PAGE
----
Navy and Marine Corps Presidential Unit Citation Joint Meritorious Unit Award w/ 1 bronze oak leaf cluster Navy Unit Commendation Navy Meritorious Unit Commendation
National Defense Service Medal w/ 1 bronze service star Afghanistan Campaign Medal w/ 1 service star Iraq Campaign Medal w/ 2 service stars Global War on Terrorism Expeditionary Medal
Global War on Terrorism Service Medal Navy Sea Service Deployment Ribbon w/ 6 service stars Order of Merit of the Italian Republic, Grand Officer[36] Military Medal "Fé en la Causa" (Colombian General Command of the Military Forces, Special Class)[37]
Israeli Defense Forces' Chief of Staff Medal of Appreciation[38] Singaporean Distinguished Service Order (Military)[39] French Legion of Honor, Commander[40][41] Canada Meritorious Service Cross, Military Division
Order of Merit of the Federal Republic of Germany, Knight Commander's Cross[42] Order of Australia, Honorary Officer (Military Division) Republic of Poland Medal of the 100th Anniversary of the establishment of the General Staff of the Polish Armed Forces[43] Order of Orange-Nassau, Commander with swords (The Netherlands)[44]
Honorary Knight Commander of the Order of the British Empire (Military division)[45] Order of the Rising Sun, 1st Class Grand Cordon (Japan) NATO Meritorious Service Medal NATO Medal for ISAF
Rifle Expert marksmanship badge (third award) Pistol Sharpshooter marksmanship badge
Office of the Joint Chiefs of Staff Identification Badge

He also earned the U.S. Army Ranger tab.  

Civilian awardsEdit

On April 6, 2016, Dunford was honored with the Tragedy Assistance Program for Survivors (TAPS) "Honor Guard Gala Military Award", which he received "on Behalf of America's Armed Forces".[46] On September 8, 2016, Dunford received the Heroes Award from nonprofit organization Tuesday's Children at their annual Roots of Resilience Gala. He accepted it on behalf of the men and women of the Armed Forces.[47] On July 23, 2018, Dunford received the coveted "Dwight D. Eisenhower" award during a ceremony from the VFW (Veterans of Foreign Wars). On May 10, 2019, he received the same award from the National Defense Industrial Association.[48] On December 7, 2018, Dunford received the Andrew J. Goodpaster award from the George C. Marshall Foundation.[49]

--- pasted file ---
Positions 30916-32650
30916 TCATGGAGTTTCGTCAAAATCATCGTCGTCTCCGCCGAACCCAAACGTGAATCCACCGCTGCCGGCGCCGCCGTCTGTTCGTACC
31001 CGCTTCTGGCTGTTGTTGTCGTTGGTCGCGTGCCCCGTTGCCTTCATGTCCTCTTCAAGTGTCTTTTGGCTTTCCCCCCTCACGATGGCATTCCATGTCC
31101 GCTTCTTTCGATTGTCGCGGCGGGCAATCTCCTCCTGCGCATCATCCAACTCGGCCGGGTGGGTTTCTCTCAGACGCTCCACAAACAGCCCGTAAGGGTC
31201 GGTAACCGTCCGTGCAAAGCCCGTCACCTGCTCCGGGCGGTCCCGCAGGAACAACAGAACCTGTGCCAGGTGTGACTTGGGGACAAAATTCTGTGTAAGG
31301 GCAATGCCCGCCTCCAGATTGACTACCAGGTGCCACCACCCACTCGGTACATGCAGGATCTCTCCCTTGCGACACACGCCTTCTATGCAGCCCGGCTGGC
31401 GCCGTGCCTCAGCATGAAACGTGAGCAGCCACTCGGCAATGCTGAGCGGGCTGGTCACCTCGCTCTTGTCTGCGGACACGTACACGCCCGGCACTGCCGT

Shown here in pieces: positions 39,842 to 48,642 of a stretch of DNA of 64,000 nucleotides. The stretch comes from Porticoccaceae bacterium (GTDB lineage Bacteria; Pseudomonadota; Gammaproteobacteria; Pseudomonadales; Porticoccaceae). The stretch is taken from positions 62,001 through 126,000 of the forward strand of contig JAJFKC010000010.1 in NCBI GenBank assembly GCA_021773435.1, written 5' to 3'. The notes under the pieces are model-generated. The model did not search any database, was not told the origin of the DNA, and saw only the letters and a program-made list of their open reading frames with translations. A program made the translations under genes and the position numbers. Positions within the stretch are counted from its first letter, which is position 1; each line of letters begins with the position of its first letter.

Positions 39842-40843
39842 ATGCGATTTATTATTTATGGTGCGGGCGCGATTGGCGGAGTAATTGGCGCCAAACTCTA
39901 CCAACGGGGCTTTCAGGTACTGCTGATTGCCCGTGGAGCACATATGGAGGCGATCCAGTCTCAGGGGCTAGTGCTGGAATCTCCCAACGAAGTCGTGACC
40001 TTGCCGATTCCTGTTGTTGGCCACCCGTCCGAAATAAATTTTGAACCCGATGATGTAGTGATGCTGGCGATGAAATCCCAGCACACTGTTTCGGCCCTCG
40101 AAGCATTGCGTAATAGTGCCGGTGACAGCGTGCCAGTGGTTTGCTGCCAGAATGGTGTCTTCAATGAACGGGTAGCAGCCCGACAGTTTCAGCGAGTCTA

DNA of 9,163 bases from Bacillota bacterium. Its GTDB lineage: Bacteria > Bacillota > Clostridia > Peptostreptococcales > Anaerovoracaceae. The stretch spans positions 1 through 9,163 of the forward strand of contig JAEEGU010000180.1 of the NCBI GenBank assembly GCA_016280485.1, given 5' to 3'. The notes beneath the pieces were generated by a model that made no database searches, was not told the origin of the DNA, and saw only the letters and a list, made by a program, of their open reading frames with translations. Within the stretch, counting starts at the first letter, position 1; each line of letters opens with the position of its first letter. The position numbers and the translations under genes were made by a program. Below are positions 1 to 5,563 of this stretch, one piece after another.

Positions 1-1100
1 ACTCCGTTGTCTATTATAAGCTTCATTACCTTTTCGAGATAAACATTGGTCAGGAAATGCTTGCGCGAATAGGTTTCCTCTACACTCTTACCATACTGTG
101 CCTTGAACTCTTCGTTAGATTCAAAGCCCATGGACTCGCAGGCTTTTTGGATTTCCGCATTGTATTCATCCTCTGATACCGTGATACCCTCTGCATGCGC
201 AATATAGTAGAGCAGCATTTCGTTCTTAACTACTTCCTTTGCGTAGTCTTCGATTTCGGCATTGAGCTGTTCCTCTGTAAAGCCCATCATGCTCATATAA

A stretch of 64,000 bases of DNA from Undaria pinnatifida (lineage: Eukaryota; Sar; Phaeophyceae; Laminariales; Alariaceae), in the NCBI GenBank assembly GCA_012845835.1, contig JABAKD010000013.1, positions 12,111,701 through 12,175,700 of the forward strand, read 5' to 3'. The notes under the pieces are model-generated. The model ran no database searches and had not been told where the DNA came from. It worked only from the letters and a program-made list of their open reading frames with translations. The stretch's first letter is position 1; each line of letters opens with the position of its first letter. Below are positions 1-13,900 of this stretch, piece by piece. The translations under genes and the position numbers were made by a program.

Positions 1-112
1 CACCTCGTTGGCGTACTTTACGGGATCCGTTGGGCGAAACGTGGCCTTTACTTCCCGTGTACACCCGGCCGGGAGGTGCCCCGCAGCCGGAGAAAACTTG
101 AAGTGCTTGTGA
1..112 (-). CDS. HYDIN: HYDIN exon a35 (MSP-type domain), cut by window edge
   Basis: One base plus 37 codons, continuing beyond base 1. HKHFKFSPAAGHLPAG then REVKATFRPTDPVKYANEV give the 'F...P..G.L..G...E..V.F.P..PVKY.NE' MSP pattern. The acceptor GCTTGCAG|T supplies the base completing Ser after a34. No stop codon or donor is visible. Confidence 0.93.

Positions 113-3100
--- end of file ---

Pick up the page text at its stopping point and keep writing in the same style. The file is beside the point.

Civilian careerEdit

As of February 10, 2020, Dunford joined the board of directors at Lockheed Martin, serving on the Classified Business and Security Committee and Nominating and Corporate Governance Committee.[50] He is also on the board of a New York private equity firm,[51] following a path taken by other prominent retired 4-star officers, such as David Petraeus (who went to work for the global investment firm KKR[52]) and Ray Odierno (who became a senior advisor at JPMorgan Chase[53]).

See alsoEdit

ReferencesEdit

  This article incorporates public domain material from the United States Marine Corps document: "Official Biography: Lieutenant General Joseph F. Dunford, Jr., Deputy Commandant for Plans, Policies, and Operations".

  1. ^ Mohammad Manzarpour (February 21, 2013). "Joseph Dunford: "Fighting Joe" to lead United States out of Afghanistan". BBC News. Retrieved February 21, 2013.
  2. ^ "Leadership: General Joseph F. Dunford, Jr". isaf.nato.int. Kabul, Afghanistan: International Security Assistance Force. Archived from the original on October 18, 2014. Retrieved October 18, 2014.
  3. ^ "Hearings before the Committee on Armed Services, United States Senate, 112th Congress, 2nd Session, on Nominations" (PDF). GPO.gov. Washington, DC: GPO. 2012. Retrieved October 18, 2014.
  4. ^ LOLITA C. BALDOR (May 5, 2015). "5 Things to Know About Gen. Joseph Dunford". U.S. News. Associated Press. Retrieved August 22, 2017.
  5. ^ "5 things to know about Gen. Joseph Dunford". PBS NewsHour. Retrieved 2018-05-29.
  6. ^ a b "Brigadier General Joseph F. Dunford, Jr., Vice Director for Operations, J-3". jcs.mil. Arlington County, Virginia: Joint Chiefs of Staff. Archived from the original on October 19, 2008.
  7. ^ Gal Perl Finkel, Back to the ground?, Israel Hayom, November 8, 2015.
  8. ^ Gal Perl Finkel, General Mattis: A warrior diplomat, The Jerusalem Post, December 12, 2016.
  9. ^ Chaisson, Stephanie (June 18, 2007). "Stars and Stripes – Pride in the flag – Quincy continues Flag Day tradition". The Patriot Ledger. Quincy, MA. Retrieved January 7, 2009.[permanent dead link]
  10. ^ North, Oliver; Mussler, Joe (2003). War Stories: Operation Iraqi Freedom. Jenkins, Griff. Washington, D.C.: Regnery Publishing and Fox News. p. 192. ISBN 0895260379. Retrieved June 16, 2010. fighting joe dunford.
  11. ^ a b Johnson, Kimberly (February 24, 2008). "3 tapped for stars". Marine Corps Times. Archived from the original on 2014-11-03. Retrieved October 18, 2014. (Viewing article requires answering survey or viewing advertisement video)
  12. ^ "United States Department of Defense".